A Strong Buyer Ready for Action takes these 2 steps first:
- GETS PRE-QUALIFIED AND THEN;
- GETS A PRE-APPROVAL LETTER FROM A LENDER.
Your pre-qualification letter is like taking a practice test whereas your pre-approval letter is taking an actual test and passing.
- WHY GET PRE-APPROVED?
(your unofficial initial snapshot)
- THE ADVANTAGES OF PRE-APPROVAL
- AFTER YOU'RE PRE-APPROVED
- LOAN COMMITMENT LETTER
- LOAN TO VALUE RATIO
- LOW APPRAISAL AND YOUR OPTIONS
- LOW APPRAISAL AND YOUR APPROVAL
- WHEN WILL A COMMITMENT LETTER BE ISSUED?
- LARGE DOWN PAYMENT / LOW APPRAISAL
- WHAT IS CLEAR TO CLOSE?
- CASH BUYERS
WHY GET PRE-APPROVED?
A pre-approval letter will put you in a strong buying position. If you’re a serious buyer, getting pre-approved is very important. With a pre-approval letter, you're almost always viewed as a strong legitimate buyer. In the current market, you may run into more than one buyer putting in an offer on the same house. If your offer is up against a cash buyer or a buyer with a pre-approval letter, you don't stand a chance of the seller taking your offer over either of the other two.
A pre-qualification letter should be your first step ahead of getting a pre-approval. If your numbers come back as expected, then go through the pre-approval process. The reason that a pre-qualification letter is not as good as a pre-approval letter is because the pre-qualification is not official. The Pre-approval process will confirm you're solid or it will uncover issues, some of which you may not realize exist.
If you don’t get pre-approved, you may be wasting your time, the seller’s time, and everyone else’s time who’s involved in your buying transaction. Some Brokers, with Seller permission, won’t even accept an offer unless a pre-approval letter accompanies the offer.
As long as the pre-approval process successfully confirms your buying power (no hidden negatives), you’re now a strong buyer ready for action! House hunting can be fun, but before you get deeply involved in your search for the perfect home, KNOW YOUR BUYING POWER!
STEP 1: PRE-QUALIFICATION (your unofficial initial snapshot):
You’re going to provide a snapshot of your financial situation either verbally or in writing. The lender will apply ratios to the numbers you provide. An agent can do this as well, but if done by a lender or mortgage broker, in my opinion, it adds more credability to the buyer's intention to purchase. The point of a pre-qualification is to confirm the amount of a mortgage you can expect to be approved.
Once you have been pre-qualified, your agent can start to set appointments for you to see houses. At the same time, you’re going to begin step 2 (pre-approval). Keep in mind, I'm assuming that you're a serious buyer.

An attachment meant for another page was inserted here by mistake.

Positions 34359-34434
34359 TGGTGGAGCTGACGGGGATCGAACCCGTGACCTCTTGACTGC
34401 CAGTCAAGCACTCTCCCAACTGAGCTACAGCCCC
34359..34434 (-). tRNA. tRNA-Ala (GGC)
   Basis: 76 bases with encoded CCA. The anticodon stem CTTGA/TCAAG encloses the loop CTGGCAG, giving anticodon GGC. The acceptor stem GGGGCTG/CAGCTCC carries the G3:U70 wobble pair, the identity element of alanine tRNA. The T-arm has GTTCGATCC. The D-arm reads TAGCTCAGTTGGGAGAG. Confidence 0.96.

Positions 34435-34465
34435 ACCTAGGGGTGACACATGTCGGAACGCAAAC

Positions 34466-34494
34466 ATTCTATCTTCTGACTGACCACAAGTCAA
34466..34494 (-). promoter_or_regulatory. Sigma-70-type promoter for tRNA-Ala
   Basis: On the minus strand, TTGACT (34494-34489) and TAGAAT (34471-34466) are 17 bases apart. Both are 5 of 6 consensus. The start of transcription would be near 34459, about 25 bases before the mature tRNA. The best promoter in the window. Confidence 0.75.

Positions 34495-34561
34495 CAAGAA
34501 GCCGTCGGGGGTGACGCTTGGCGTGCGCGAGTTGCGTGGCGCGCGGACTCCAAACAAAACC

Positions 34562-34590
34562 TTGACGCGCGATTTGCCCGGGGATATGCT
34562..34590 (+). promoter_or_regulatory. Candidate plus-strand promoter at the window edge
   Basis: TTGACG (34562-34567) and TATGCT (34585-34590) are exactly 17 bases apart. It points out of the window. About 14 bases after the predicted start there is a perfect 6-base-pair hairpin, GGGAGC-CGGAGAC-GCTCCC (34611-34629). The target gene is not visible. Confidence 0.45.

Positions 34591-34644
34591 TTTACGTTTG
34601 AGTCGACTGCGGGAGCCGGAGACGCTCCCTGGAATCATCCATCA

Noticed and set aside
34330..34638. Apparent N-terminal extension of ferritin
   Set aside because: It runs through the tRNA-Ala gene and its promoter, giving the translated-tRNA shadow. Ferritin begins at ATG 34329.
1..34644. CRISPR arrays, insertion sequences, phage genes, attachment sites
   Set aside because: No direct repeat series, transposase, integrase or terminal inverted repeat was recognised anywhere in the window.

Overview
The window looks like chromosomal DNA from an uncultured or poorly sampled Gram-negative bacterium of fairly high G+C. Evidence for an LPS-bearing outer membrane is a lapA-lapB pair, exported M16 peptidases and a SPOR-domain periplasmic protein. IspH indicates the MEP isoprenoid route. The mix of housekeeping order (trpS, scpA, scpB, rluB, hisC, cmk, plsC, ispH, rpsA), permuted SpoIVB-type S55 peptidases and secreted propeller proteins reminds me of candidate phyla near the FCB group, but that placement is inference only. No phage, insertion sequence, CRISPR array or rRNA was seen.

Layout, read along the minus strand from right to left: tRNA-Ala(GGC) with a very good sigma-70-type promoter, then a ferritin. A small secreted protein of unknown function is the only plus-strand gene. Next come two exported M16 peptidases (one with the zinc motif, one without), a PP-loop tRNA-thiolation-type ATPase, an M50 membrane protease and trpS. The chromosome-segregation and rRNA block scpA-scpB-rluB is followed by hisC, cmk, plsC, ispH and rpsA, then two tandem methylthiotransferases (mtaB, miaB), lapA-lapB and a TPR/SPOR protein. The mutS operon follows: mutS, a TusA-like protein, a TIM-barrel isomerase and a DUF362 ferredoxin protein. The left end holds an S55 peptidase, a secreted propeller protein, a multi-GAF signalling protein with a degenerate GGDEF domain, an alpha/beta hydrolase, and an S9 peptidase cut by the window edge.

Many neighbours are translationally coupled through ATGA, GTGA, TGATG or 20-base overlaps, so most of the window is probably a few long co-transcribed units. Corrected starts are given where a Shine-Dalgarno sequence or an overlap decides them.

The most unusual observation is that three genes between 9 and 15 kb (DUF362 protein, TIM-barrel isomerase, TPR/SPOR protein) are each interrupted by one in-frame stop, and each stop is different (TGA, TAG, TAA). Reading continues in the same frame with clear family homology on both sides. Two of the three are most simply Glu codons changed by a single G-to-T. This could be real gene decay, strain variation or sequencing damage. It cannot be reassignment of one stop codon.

STEP 2: PRE-APPROVAL (official, but not committed approval by lender):
If the pre-qualification phase is within an acceptable range for you (a loan amount that allows you to purchase property), then go ahead and get the pre-approval step completed.
This is where you’re going to provide the lender with proof/documentation of your financial situation. The lender will officially verify all of your information including a thorough credit check. If you pass their requirements, the lender will give you an official approval showing how much money they will lend you. This doesn’t bind them to lending you the money. If anything changes in your financial situation, the whole approval process may have to be restarted (see After you get pre-approved below).
THE ADVANTAGES OF PRE-APPROVAL ARE SIGNIFICANT:
First of all, you will know your TRUE buying power. You won’t be wasting your time, your agent’s time or the seller’s time! This is really important for everyone.
2nd, If you find the house of your dreams and you make an offer to buy, your offer will be considered stronger than someone who hasn’t been pre-approved. In fact, if another party puts in an offer for more money than your offer, but they haven’t gone through the approval process, a seller will often choose to sell to the buyer who already has the approval.
If you’re up against a cash buyer, your offer will have similar strength. If you offer more than the cash buyer, the seller will probably accept your offer.
You won’t have to go through the whole mortgage documentation process since most of it is already done. The lender will take another look at your situation to see if anything has changed, but assuming it hasn’t, the process is mostly done. Of course, your lender has to make sure that the house you’re buying has proper value ratios etc., but the hard part of the mortgage process for you is already done.
Your pre-approval has qualified you for a loan amount. Brokers and Sellers will take your pre-approval letter seriously. You passed your loan worthiness test!